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examlab - 1 [reference variable casting]

 
Aakash Goel
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This code compiler and runs! I have no idea how to start thinking about this question.

Can somebody explain the thought process for this question? [the six lines 'from here']
Thanks
 
nathan dennis
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not that i have taken this exam, but coming from a math background this concept is used frequently in group and set theory. this is what is known as the Property of Transitivity.

if A and B extends A, then A is contained in B. if B and C extends B, then B is contained in C. therefore by transitivity, A is contained in C. hence in C, B implements Min. (def of class.... all in the same group,,, much like the Reals or some other set or subset you might be working with)


since B also implements Min, you can cast "m" to C because B is contained in C and B implements Min. (//from here)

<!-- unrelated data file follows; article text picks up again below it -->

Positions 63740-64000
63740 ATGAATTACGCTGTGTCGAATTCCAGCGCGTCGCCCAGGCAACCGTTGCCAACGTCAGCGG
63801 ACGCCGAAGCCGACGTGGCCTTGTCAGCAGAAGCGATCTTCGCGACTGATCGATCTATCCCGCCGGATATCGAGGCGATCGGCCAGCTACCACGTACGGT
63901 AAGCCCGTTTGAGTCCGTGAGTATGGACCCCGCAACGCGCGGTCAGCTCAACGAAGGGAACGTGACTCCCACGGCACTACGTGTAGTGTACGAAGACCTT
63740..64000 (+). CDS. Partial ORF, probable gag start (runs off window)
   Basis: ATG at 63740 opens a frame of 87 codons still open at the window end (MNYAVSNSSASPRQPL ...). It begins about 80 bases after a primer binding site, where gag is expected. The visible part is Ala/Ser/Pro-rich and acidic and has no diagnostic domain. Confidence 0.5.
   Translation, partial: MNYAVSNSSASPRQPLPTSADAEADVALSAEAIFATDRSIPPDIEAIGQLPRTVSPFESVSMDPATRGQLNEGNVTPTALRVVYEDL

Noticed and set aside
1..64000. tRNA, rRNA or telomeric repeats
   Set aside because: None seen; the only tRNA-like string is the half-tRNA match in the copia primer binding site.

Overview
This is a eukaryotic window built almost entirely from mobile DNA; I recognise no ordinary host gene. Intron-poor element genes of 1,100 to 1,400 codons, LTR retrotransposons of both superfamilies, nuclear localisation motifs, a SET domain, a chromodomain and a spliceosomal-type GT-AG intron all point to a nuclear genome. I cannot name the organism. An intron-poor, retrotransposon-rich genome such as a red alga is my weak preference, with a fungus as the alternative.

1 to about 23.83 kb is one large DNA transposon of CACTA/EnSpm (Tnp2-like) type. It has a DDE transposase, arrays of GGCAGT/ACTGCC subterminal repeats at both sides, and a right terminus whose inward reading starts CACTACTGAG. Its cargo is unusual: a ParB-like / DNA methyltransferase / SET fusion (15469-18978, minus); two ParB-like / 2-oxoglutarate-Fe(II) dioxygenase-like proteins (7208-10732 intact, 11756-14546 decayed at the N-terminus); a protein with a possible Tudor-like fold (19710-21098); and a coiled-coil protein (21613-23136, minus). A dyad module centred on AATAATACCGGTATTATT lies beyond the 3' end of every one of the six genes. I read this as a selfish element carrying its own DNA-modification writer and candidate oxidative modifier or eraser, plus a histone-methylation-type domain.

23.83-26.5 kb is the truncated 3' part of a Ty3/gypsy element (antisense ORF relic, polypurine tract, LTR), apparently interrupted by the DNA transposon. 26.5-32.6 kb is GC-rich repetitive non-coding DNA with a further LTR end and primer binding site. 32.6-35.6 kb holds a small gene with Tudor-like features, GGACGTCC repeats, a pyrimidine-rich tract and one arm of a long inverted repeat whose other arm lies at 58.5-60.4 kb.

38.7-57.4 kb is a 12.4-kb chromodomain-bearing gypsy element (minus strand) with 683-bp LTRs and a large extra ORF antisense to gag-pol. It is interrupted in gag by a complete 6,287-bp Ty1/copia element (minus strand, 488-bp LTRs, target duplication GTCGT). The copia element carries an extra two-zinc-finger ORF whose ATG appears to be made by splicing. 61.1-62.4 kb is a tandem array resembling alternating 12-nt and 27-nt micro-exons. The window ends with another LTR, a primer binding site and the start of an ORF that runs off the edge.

m is Class Min which is implemented by B. etc. etc.

dont bother try to run this... it does nothing except demonstrate concept... you need to actually create and A B and C class that does something in order to really see it at work.


 
Lucas Smith
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instanceof test fails but no ClassCastException is thrown
 
Eduardo Bueno
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Post your code, Lukas.
 
Aakash Goel
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I still do not know how to think about these questions.

There are two parts to the problem:
a) whether it will compile
b) whether it will run

and in solving these type of problems I am always confused whether to look at the reference first or the object?

Please help me with this
 
Ninad Kulkarni